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Thousands of hospitalizations or deaths attributed to climate events in 2012

Thousands of hospitalizations or deaths attributed to climate events in 2012. A new study from experts at Columbia University, the University of California, Los Angeles, and the Natural Resources Defense Council (NRDC) has found that climate change caused about 900 deaths, 21,000 hospitalizations, and $10 billion in additional health care costs in 2012 alone. 

According to those experts, these findings show that climate change “represents a major public health emergency” in the United States.

To come to their conclusion, experts analyzed the effects of 10 climate-sensitive events that took place in the U.S. within the year 2012: wildfires in Colorado and Washington, ozone air pollution in Nevada, extreme heat in Wisconsin, the Lyme disease outbreak in Michigan, the West Nile virus outbreak in Texas, extreme weather in Ohio, the impact of Hurricane Sandy in New Jersey and New York, allergenic oak pollen in North Carolina, and algal blooms off the Florida coastline. Thousands of hospitalizations or deaths attributed to climate events in 2012

“Applying a consistent economic valuation approach to published studies and state estimates, we estimate total health-related costs from 917 deaths, 20,568 hospitalizations, and 17,857 emergency department visits of $10.0 billion in 2018 dollars, with a sensitivity range of $2.7-24.6 billion,” the experts report in their study, published in the journal GeoHealth

The research shows that Hurricane Sandy had the most devastating impact, having resulted in 300 deaths and $3.1 billion in extra medical care bills. 

And the wildfires in Colorado caused 32,000 residents of Colorado Springs to evacuate. Over 4,100 wildland fires were reported in Colorado during the 2012 wildfire season, which lead to the destruction of 648 structures, 384,803 acres of land, and to the deaths of six people.

“Climate change represents a major public health emergency. But its destructive and expensive toll on Americans’ health has largely been absent from the climate policy debate,” said lead author Dr. Vijay Limaye, a scientist in NRDC’s Science Center. “Our research shows that health-related costs added at least another 26 percent to the national price tag for 2012 severe weather-related damages.”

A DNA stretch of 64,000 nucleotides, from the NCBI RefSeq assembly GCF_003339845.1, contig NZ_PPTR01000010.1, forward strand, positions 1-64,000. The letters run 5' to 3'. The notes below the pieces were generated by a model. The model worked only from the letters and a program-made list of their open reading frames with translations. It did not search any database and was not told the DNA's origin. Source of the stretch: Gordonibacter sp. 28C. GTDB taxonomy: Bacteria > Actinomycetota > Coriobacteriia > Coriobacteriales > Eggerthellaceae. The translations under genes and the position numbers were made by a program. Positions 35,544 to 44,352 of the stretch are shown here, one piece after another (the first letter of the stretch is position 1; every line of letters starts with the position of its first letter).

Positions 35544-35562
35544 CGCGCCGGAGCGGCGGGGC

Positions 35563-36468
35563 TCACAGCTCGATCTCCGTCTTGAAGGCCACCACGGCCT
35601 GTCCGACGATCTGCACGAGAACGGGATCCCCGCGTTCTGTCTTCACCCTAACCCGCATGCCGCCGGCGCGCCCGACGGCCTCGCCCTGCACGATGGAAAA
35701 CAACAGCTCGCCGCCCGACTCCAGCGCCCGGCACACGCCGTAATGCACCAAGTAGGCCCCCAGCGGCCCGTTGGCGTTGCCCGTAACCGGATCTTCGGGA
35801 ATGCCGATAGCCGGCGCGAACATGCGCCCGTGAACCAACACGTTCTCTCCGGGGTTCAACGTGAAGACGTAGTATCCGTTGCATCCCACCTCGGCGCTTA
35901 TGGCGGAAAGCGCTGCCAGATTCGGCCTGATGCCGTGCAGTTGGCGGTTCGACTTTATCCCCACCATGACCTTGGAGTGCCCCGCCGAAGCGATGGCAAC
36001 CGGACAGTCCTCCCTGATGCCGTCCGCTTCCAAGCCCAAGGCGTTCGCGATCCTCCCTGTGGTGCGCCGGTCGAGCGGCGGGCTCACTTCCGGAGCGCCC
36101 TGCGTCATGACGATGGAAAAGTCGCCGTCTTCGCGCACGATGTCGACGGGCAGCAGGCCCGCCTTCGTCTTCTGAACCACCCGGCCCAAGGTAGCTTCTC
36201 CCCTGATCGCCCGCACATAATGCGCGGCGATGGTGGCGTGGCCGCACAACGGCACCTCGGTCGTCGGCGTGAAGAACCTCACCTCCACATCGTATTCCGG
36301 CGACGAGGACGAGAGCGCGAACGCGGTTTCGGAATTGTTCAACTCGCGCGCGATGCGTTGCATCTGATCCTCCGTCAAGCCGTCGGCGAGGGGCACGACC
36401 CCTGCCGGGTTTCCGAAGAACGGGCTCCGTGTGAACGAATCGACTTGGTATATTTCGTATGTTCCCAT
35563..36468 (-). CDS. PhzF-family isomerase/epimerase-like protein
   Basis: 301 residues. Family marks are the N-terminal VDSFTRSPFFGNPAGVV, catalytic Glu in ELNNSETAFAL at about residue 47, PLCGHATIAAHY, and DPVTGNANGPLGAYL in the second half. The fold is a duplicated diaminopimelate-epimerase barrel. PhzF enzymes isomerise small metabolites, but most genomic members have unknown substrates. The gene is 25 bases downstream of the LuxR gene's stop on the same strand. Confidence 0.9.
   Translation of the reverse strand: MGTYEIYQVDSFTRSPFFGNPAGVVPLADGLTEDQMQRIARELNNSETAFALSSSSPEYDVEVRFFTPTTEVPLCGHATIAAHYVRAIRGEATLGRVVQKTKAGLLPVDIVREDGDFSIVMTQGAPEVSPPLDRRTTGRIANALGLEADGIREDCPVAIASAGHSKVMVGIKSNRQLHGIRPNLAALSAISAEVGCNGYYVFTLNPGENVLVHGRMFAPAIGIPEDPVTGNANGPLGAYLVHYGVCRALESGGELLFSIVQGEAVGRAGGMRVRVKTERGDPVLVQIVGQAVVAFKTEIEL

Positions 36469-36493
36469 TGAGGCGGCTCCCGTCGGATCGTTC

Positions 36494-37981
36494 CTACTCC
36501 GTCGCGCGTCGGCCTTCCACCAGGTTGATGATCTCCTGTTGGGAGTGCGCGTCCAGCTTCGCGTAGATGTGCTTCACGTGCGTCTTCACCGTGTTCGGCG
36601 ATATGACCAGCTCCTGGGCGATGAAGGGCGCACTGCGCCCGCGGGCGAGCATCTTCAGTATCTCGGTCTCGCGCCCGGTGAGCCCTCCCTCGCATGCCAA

“This continuing untold human suffering and staggering cost is another reason we must take assertive action to curb climate change now,” he continued. “Cutting greenhouse gas pollution and expanding clean energy, while also investing in preparedness and climate adaptation, is the prescription for a safer, healthier future.”

In the seven years following 2012, annual temperatures have continued to rise. The five hottest years on record have all been in the last five years, and these extreme temperatures have caused weather disasters resulting in damages that have exceeded the $11 billion spent in 2012, according to the National Oceanic and Atmospheric Administration (NOAA).

And NOAA’s extreme weather cost estimates do not include additional health care costs.

“Our research signals that all told, there could be tens to hundreds of billions of dollars in health costs already from recent climate-related exposures nationwide,” added coauthor Dr. Kim Knowlton, senior scientist at NRDC. “It’s clear that failing to address climate change, and soon, will cost us a fortune, including irreversible damage to our health.”

By Olivia Harvey, Staff Writer

Image Credit: Leonard Zhukovsky/Shutterstock

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